0
$\begingroup$

I found the subject at here like this "Does clipping noise colour the spectrum" When I researching for clipping noise.

But I can't understand because typically something has clipped means something has removed. But he has some different point of view about this. so I want to know what is the clipping noise and how to undertand the posing about "Does clipping noise colour the spectrum"?

update

Especially, I want to know the meanning about clipping gaussian noise.

Especially this part IV. CLIPPING (CENSORING) A. Clipped observations model

$\endgroup$
  • 2
    $\begingroup$ There were lots of these questions lately... Clipping occurs, when the amplitude is exceeding the bounds in digital domain. For example when using 16 bit data, you must fit everything between -32768:32767. You amplify to much - you clip. And that is distorting the amplitude. What is the clipping noise then? I am sure you can take it from here. $\endgroup$ – jojek Jun 2 '15 at 22:12
  • 3
    $\begingroup$ Clipping is a nonlinear operation and while something is being removed by the clipping, what is removed is not what is being measured when you measure the spectrum. As a general rule, one gets an output signal with larger bandwidth when the input to the clipper is processed $\endgroup$ – Dilip Sarwate Jun 2 '15 at 22:14
  • 1
    $\begingroup$ noise is an (unwanted) signal whereas clipping is a distortion. When a good signal is clipped it becomes severley (irrecoverably and nonlinearly) distorted and bad. When noise is added to a clear signal it becomes degraded and dirty. When a noise signal is clipped then possibly the clipping noise happens... :) The clipping operation, because of its very nonlinear character, has the tendency to add rich harmonics to the signal, which may be is why it is defined as a coloring opearation on the noise spectrum $\endgroup$ – Fat32 Jun 2 '15 at 22:58
  • 2
    $\begingroup$ In the context of the OP's question, the concept of "clipping noise" is an aid to model and understand clipping. If the signal's allowed range is [0,255], but the actual signal is $s=-2,258,257$, we can think of the clipped signal as $s_c=s+n_c$, where the "clipping noise" $n_c=2,-3,-2$. $\endgroup$ – MBaz Jun 3 '15 at 0:46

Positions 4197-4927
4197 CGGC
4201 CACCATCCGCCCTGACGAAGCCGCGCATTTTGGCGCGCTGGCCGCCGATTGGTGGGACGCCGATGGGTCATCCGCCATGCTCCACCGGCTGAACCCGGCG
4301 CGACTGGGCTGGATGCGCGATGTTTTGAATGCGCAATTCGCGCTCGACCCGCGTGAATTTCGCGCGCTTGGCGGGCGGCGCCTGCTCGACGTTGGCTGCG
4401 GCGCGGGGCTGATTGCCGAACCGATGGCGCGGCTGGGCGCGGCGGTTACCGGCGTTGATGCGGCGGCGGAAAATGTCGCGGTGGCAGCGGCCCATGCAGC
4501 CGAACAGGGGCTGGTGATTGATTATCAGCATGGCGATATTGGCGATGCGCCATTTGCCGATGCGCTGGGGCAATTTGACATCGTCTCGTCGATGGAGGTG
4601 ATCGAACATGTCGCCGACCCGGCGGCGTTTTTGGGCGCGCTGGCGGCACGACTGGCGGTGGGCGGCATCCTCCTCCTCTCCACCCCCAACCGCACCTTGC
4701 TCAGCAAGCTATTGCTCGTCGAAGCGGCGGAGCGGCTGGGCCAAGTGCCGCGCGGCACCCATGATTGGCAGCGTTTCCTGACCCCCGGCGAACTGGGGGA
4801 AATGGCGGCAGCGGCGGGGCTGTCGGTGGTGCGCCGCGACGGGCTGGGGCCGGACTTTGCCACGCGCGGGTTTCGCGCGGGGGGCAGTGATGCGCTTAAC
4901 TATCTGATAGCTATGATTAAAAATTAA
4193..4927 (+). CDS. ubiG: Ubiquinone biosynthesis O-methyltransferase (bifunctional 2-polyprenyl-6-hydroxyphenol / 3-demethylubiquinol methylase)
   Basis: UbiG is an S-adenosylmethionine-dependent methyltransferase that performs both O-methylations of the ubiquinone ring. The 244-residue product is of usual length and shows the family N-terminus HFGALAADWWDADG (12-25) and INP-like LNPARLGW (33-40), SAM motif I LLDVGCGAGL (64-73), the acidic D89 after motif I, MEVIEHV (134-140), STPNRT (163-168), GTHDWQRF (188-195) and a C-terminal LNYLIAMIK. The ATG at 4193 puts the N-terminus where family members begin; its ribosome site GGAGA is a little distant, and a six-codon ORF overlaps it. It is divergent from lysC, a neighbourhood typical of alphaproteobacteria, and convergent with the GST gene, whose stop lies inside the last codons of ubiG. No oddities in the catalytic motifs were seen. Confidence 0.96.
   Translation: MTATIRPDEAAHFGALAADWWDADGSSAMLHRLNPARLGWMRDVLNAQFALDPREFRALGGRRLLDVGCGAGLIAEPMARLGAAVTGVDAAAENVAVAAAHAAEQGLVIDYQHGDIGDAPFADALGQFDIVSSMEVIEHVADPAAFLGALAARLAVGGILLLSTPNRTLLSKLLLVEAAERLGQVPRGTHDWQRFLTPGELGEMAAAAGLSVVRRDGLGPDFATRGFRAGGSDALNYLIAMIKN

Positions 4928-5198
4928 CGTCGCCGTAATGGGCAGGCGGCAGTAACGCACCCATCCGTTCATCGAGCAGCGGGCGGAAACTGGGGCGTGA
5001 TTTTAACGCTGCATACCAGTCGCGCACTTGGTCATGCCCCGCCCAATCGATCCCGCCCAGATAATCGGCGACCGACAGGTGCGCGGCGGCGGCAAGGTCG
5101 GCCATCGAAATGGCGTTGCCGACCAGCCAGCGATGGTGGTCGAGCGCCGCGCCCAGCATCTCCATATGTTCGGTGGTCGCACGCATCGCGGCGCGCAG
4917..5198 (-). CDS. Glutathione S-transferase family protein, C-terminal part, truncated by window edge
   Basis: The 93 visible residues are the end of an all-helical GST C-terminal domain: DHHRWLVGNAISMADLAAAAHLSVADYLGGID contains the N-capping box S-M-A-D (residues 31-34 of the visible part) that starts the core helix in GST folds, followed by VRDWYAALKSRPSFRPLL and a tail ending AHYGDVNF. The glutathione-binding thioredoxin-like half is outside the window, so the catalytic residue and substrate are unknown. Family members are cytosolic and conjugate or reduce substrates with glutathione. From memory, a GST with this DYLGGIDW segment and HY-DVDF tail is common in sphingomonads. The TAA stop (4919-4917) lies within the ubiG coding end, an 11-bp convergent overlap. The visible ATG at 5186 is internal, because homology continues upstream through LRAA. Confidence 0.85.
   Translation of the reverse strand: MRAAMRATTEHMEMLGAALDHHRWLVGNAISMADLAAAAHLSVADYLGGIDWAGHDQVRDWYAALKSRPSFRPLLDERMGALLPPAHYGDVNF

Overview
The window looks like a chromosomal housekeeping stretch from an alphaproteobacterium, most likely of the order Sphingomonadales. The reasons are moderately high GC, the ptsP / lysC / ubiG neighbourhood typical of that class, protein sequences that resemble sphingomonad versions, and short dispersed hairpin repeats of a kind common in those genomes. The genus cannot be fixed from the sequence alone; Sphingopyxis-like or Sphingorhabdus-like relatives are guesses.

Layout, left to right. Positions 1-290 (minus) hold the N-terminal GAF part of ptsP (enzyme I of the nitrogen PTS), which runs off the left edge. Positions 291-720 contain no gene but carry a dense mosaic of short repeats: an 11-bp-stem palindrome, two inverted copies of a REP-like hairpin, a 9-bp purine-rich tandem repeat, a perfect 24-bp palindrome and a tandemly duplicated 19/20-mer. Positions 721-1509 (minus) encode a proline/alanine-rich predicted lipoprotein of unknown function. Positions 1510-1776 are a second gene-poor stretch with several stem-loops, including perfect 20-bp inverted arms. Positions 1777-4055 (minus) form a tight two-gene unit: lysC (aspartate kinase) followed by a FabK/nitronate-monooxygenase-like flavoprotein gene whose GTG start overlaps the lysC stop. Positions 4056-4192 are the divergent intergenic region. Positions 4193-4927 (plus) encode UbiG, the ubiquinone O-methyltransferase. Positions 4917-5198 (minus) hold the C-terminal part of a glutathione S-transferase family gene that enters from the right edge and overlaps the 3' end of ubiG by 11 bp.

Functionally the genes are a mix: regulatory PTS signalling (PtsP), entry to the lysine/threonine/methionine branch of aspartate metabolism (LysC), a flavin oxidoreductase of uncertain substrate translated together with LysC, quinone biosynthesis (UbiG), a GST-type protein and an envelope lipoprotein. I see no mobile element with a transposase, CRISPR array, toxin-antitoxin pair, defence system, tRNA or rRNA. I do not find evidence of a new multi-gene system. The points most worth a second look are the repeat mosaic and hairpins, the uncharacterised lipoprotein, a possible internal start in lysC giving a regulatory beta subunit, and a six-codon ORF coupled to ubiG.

• 1
    $\begingroup$ @Mbaz in the context of signal processing, the error resulting from clipping is considered to be a distortion and not a noise, however one is of course free to call his signals whatever way he finds appropriate as either a distortion or a noise. May be they are extending the termninology from Quantization noise model to clipping noise in a similar manner.. $\endgroup$ – Fat32 Jun 3 '15 at 7:48
1
$\begingroup$

If your noise has independent and identically distributed samples from a zero-mean distribution (for example Gaussian), it is white. Other definitions of white noise also require the distribution to be symmetrical, but that is not required for the spectrum to be flat. Clipping the samples of such white noise will only change the common probability distribution of the samples:

clipping of a probability density function

This will affect the mean of the distribution, but if both sides are clipped in a way that preserves the zero mean of the distribution, then there is no "coloring" of the spectrum by a 0 Hz peak and the noise remains white.

Example in Octave (MATLAB clone):

Create random variables from a Gaussian distribution:

N = 65536;
x = normrnd(zeros(N, 1), ones(N, 1));

Clip from above:

y = min(x, 1);

Clip symmetrically from below:

z = max(y, -1);

Plot values of Gaussian random variables (blue), clipped above (green), clipped symmetrically (red). Horizontal axis = index, vertical axis = value:

plot(1:N, x, 1:N, y, 1:N, z)

Plot values of Gaussian random variables (blue), clipped above (green), clipped symmetrically (red). Horizontal axis = index, vertical axis = value

Plot spectrum of Gaussian random variables (blue), clipped above (green), clipped symmetrically (red). Horizontal axis = frequency, vertical axis = magnitude:

loglog(1:N/2, abs(fft(x)(1:N/2)), 1:N/2, abs(fft(y)(1:N/2)), 1:N/2, abs(fft(z)(1:N/2)));

Plot spectrum of Gaussian random variables (blue), clipped above (green), clipped symmetrically (red). Horizontal axis = frequency, vertical axis = magnitude

The sequence that was clipped from above has a spectral peak at 0 Hz. Otherwise, the spectral envelopes are flat. This is not very easy to see because of the increasing density of plot points in the high frequencies in the logarithmic scale plot.

$\endgroup$
  • 1
    $\begingroup$ I guess from his question that OP is not talking about a white noise... May be he should make it clear... $\endgroup$ – Fat32 Jun 3 '15 at 22:23
  • $\begingroup$ @Fat32 yes I am talking about a gaussian noise clipping. $\endgroup$ – gmotree Jun 3 '15 at 23:36
  • $\begingroup$ Gaussian noise can be white. Yours isn't? $\endgroup$ – Olli Niemitalo Jun 4 '15 at 5:18
  • 1
    $\begingroup$ I added an example. $\endgroup$ – Olli Niemitalo Jun 4 '15 at 15:18
  • 1
    $\begingroup$ It depends. If you clip it so that the mean of the sample value distribution remains 0, the expected spectrum of the noise process remains flat. If you clip it so that the mean of the distribution becomes non-zero, the spectrum will no longer be flat but will have a higher peak at 0 Hz. The rest of the spectrum remains flat. $\endgroup$ – Olli Niemitalo Jun 8 '15 at 5:46

Your Answer

By clicking “Post Your Answer”, you agree to our terms of service, privacy policy and cookie policy

Not the answer you're looking for? Browse other questions tagged or ask your own question.